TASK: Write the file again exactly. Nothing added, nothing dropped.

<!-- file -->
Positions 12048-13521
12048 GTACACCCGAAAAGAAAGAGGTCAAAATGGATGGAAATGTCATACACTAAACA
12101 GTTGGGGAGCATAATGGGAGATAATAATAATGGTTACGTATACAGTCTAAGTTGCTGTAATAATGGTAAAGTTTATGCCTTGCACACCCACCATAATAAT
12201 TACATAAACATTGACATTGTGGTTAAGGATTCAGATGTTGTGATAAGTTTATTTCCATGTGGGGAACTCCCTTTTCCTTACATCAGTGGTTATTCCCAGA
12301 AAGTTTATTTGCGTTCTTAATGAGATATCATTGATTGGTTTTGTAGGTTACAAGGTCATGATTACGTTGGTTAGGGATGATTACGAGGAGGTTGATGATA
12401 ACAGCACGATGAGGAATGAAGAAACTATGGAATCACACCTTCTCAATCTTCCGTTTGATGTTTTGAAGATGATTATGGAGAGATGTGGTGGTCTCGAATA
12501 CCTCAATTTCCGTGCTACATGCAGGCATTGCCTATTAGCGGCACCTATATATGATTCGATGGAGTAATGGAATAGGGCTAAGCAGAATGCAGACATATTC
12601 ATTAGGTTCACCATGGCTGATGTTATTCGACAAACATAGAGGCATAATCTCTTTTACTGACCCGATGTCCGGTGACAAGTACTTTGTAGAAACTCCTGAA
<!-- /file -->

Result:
Positions 12048-13521
12048 GTACACCCGAAAAGAAAGAGGTCAAAATGGATGGAAATGTCATACACTAAACA
12101 GTTGGGGAGCATAATGGGAGATAATAATAATGGTTACGTATACAGTCTAAGTTGCTGTAATAATGGTAAAGTTTATGCCTTGCACACCCACCATAATAAT
12201 TACATAAACATTGACATTGTGGTTAAGGATTCAGATGTTGTGATAAGTTTATTTCCATGTGGGGAACTCCCTTTTCCTTACATCAGTGGTTATTCCCAGA
12301 AAGTTTATTTGCGTTCTTAATGAGATATCATTGATTGGTTTTGTAGGTTACAAGGTCATGATTACGTTGGTTAGGGATGATTACGAGGAGGTTGATGATA
12401 ACAGCACGATGAGGAATGAAGAAACTATGGAATCACACCTTCTCAATCTTCCGTTTGATGTTTTGAAGATGATTATGGAGAGATGTGGTGGTCTCGAATA
12501 CCTCAATTTCCGTGCTACATGCAGGCATTGCCTATTAGCGGCACCTATATATGATTCGATGGAGTAATGGAATAGGGCTAAGCAGAATGCAGACATATTC
12601 ATTAGGTTCACCATGGCTGATGTTATTCGACAAACATAGAGGCATAATCTCTTTTACTGACCCGATGTCCGGTGACAAGTACTTTGTAGAAACTCCTGAA